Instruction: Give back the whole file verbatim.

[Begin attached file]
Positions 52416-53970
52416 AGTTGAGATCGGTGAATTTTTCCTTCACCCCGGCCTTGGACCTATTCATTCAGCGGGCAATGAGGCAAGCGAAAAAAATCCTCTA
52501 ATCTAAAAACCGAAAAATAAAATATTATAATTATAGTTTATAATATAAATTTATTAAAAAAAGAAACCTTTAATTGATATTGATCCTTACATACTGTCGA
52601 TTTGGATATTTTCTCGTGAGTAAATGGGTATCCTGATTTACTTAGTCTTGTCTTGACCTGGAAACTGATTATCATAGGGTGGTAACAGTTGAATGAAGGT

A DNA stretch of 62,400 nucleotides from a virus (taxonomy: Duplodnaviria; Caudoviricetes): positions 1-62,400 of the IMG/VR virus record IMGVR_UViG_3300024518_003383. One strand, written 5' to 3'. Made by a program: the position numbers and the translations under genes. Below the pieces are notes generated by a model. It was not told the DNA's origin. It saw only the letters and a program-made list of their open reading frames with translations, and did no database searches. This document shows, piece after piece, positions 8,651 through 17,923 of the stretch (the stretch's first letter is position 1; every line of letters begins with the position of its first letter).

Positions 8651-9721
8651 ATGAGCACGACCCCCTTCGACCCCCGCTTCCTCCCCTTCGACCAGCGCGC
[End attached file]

Positions 52416-53970
52416 AGTTGAGATCGGTGAATTTTTCCTTCACCCCGGCCTTGGACCTATTCATTCAGCGGGCAATGAGGCAAGCGAAAAAAATCCTCTA
52501 ATCTAAAAACCGAAAAATAAAATATTATAATTATAGTTTATAATATAAATTTATTAAAAAAAGAAACCTTTAATTGATATTGATCCTTACATACTGTCGA
52601 TTTGGATATTTTCTCGTGAGTAAATGGGTATCCTGATTTACTTAGTCTTGTCTTGACCTGGAAACTGATTATCATAGGGTGGTAACAGTTGAATGAAGGT

A DNA stretch of 62,400 nucleotides from a virus (taxonomy: Duplodnaviria; Caudoviricetes): positions 1-62,400 of the IMG/VR virus record IMGVR_UViG_3300024518_003383. One strand, written 5' to 3'. Made by a program: the position numbers and the translations under genes. Below the pieces are notes generated by a model. It was not told the DNA's origin. It saw only the letters and a program-made list of their open reading frames with translations, and did no database searches. This document shows, piece after piece, positions 8,651 through 17,923 of the stretch (the stretch's first letter is position 1; every line of letters begins with the position of its first letter).

Positions 8651-9721
8651 ATGAGCACGACCCCCTTCGACCCCCGCTTCCTCCCCTTCGACCAGCGCGC